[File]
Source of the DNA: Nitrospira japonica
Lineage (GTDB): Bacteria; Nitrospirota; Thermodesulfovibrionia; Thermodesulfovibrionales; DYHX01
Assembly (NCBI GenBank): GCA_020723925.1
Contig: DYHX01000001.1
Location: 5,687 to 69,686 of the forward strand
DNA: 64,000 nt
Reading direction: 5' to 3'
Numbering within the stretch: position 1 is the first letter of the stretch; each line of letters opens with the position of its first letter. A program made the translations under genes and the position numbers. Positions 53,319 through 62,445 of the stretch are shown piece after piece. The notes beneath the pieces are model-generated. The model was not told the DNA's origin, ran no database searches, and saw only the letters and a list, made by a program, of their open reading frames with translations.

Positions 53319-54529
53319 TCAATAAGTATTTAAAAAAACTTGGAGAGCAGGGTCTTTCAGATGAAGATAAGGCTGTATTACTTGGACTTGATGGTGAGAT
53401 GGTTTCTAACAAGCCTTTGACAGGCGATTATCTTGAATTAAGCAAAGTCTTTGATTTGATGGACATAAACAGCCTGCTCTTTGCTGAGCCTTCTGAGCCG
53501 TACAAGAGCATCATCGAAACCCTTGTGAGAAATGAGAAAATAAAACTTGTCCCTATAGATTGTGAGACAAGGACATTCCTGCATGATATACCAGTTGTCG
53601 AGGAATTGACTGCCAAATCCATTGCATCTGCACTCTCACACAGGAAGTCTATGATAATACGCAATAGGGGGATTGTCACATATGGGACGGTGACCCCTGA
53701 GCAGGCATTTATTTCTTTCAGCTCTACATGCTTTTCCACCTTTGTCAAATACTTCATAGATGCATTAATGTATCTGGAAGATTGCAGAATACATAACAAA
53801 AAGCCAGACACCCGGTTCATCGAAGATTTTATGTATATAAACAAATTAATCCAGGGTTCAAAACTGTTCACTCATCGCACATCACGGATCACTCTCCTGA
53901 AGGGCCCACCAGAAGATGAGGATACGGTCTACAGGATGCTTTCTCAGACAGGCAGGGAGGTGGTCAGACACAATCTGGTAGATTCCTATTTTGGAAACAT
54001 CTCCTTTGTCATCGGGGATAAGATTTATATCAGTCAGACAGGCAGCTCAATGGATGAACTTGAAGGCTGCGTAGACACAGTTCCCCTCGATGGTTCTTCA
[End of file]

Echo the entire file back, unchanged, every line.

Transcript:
Source of the DNA: Nitrospira japonica
Lineage (GTDB): Bacteria; Nitrospirota; Thermodesulfovibrionia; Thermodesulfovibrionales; DYHX01
Assembly (NCBI GenBank): GCA_020723925.1
Contig: DYHX01000001.1
Location: 5,687 to 69,686 of the forward strand
DNA: 64,000 nt
Reading direction: 5' to 3'
Numbering within the stretch: position 1 is the first letter of the stretch; each line of letters opens with the position of its first letter. A program made the translations under genes and the position numbers. Positions 53,319 through 62,445 of the stretch are shown piece after piece. The notes beneath the pieces are model-generated. The model was not told the DNA's origin, ran no database searches, and saw only the letters and a list, made by a program, of their open reading frames with translations.

Positions 53319-54529
53319 TCAATAAGTATTTAAAAAAACTTGGAGAGCAGGGTCTTTCAGATGAAGATAAGGCTGTATTACTTGGACTTGATGGTGAGAT
53401 GGTTTCTAACAAGCCTTTGACAGGCGATTATCTTGAATTAAGCAAAGTCTTTGATTTGATGGACATAAACAGCCTGCTCTTTGCTGAGCCTTCTGAGCCG
53501 TACAAGAGCATCATCGAAACCCTTGTGAGAAATGAGAAAATAAAACTTGTCCCTATAGATTGTGAGACAAGGACATTCCTGCATGATATACCAGTTGTCG
53601 AGGAATTGACTGCCAAATCCATTGCATCTGCACTCTCACACAGGAAGTCTATGATAATACGCAATAGGGGGATTGTCACATATGGGACGGTGACCCCTGA
53701 GCAGGCATTTATTTCTTTCAGCTCTACATGCTTTTCCACCTTTGTCAAATACTTCATAGATGCATTAATGTATCTGGAAGATTGCAGAATACATAACAAA
53801 AAGCCAGACACCCGGTTCATCGAAGATTTTATGTATATAAACAAATTAATCCAGGGTTCAAAACTGTTCACTCATCGCACATCACGGATCACTCTCCTGA
53901 AGGGCCCACCAGAAGATGAGGATACGGTCTACAGGATGCTTTCTCAGACAGGCAGGGAGGTGGTCAGACACAATCTGGTAGATTCCTATTTTGGAAACAT
54001 CTCCTTTGTCATCGGGGATAAGATTTATATCAGTCAGACAGGCAGCTCAATGGATGAACTTGAAGGCTGCGTAGACACAGTTCCCCTCGATGGTTCTTCA